With the murder of 50 Muslim members of the Christchurch community, the realities of hate crimes, have been brought closer to home than we are accustomed to. Those of us who are members of privileged or relatively protected communities may well be able to distance ourselves from these events once the news feed dies down. However for members of the workforce who come from ethnically diverse backgrounds, the sense of threat, which has always been within the society has been enacted in the most horrendous way. One of the real tests in the following days will be the extent to which we acknowledge these events and their immediacy or dismiss them as an anomaly – the act of a few outliers. The capacity to distance ourselves – to dismiss events – is an irritant or source of conflict escalation which some of us can be blind to. Why? Because not everyone enjoys the privilege of assumed security.
Shock is a natural part of facing trauma or the revelation of things we once believed impossible. However we do need to find ways to face and engage with these difficult and painful events. In denying the harm experienced by others, we inflict further pain and harm. On the national stage we have seen this in the public denial and defence of George Pell by senior political leaders who refuse to acknowledge the extent to which Pell specifically and institutions, churches and their leaders have failed their members. When we see their behaviour we have to ask ourselves what creates such a glaring blindspot. How can they not get it?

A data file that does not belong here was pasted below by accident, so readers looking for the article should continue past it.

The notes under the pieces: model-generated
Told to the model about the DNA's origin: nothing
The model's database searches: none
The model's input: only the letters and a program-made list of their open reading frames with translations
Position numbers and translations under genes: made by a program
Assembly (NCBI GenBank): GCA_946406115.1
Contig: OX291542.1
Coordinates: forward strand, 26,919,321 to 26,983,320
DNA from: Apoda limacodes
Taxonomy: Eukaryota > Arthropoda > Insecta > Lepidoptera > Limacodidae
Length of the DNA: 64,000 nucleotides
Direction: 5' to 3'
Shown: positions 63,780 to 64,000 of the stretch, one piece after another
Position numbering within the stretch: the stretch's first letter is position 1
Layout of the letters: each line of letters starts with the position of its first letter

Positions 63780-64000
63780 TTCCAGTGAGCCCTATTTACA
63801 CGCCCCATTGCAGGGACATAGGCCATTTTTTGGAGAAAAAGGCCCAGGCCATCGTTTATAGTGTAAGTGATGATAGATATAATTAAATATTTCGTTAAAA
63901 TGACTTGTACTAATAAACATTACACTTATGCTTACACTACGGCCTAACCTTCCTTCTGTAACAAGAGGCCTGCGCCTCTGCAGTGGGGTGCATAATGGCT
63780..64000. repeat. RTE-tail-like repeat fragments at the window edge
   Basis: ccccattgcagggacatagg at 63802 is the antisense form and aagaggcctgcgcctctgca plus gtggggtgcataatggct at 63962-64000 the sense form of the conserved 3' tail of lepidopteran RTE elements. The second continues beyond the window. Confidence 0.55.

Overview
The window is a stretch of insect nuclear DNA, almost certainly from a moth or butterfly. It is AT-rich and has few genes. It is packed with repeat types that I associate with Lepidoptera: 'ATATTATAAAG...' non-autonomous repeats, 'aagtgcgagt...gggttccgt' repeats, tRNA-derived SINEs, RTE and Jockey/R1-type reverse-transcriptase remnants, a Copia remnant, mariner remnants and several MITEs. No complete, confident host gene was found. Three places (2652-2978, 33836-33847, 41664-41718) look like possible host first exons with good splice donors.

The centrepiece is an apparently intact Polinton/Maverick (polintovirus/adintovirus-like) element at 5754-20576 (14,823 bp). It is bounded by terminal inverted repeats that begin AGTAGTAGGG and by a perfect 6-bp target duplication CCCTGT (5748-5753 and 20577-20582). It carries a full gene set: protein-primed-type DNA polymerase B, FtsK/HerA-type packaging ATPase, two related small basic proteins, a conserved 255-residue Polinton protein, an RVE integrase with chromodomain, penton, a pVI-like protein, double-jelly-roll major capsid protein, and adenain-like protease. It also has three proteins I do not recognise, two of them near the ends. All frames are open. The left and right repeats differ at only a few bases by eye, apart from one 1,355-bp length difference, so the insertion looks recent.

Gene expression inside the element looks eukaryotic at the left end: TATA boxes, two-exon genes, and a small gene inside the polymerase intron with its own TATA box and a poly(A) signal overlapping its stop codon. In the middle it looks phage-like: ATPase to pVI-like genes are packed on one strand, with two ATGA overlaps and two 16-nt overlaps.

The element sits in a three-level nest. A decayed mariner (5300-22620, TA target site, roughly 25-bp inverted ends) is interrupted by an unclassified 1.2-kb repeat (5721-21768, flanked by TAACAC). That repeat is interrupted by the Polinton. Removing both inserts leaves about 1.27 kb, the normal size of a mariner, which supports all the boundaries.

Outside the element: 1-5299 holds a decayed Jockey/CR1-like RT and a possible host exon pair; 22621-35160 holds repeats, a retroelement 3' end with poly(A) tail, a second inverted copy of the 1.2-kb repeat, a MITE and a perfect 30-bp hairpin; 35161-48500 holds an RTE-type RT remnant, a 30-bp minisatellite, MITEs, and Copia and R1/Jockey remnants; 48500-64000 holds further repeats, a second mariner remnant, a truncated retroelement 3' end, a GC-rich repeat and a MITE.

But these dynamics are not the exclusive domain of politicians and public figures, they play out throughout our community and our workplaces. When our identity is challenged it cuts to the core of who we are … not everyone is up for taking a fresh look at themselves or the groups they belong to. Doing so requires courage and a willingness to remove the veil of comfort and self-deception. We need to be willing to question ourselves and all we take for granted or hold sacred.
When the time is right, we each need to reflect on where our potential blindspots lie. And we need to learn to skilfully enquire into and challenge the blindspots of others.
While facing organisational blindspots can be challenging its important. What are the sacred cows in your life or institution?
Individuals and organisations need find a way to face the information that flies in the face of what they have believed till now. We must learn to navigate the divided loyalties that the unpleasant stuff presents. We need to appreciate those people who give us the challenging feedback.
In an environment where our capacity to feel safe even in prayer and our spiritual communities has been deeply challenged we need to find ways to stabilise ourselves. We need to reconnect with the mindfulness practices that help to counter the amygdala hijack that sends us into shutdown survival mode. Now is an ideal time to be offering this support to your workforce as they deal with the hidden anguish that we gloss over in our busy working lives.
Interestingly the ability to stabilise ourselves despite stress and trauma, allows us to actually face up to it and deal with it. Ignoring it only allows the problem to grow. In the past weeks, we have witnessed the consequences of issues that have been minimised and overlooked for far to long. So I applaud those organisations that are building the self-regulation and conflict management skills needed to face the tough issues. They are building the understanding and capabilities needed to deal with the unpleasant stuff that it’s easier to avoid.
As conflict management coaches we engage in these delicate conversations, teasing out the elements that hold us hostage to our primitive tribal survival instincts. We are skilled to spot the early indications of threat that can lead to people forming extreme and polarising views. These skills are highly needed for immediate support and longer term culture change.
In the short term, watch for the ripple effects, look out for each other and take good care of yourselves.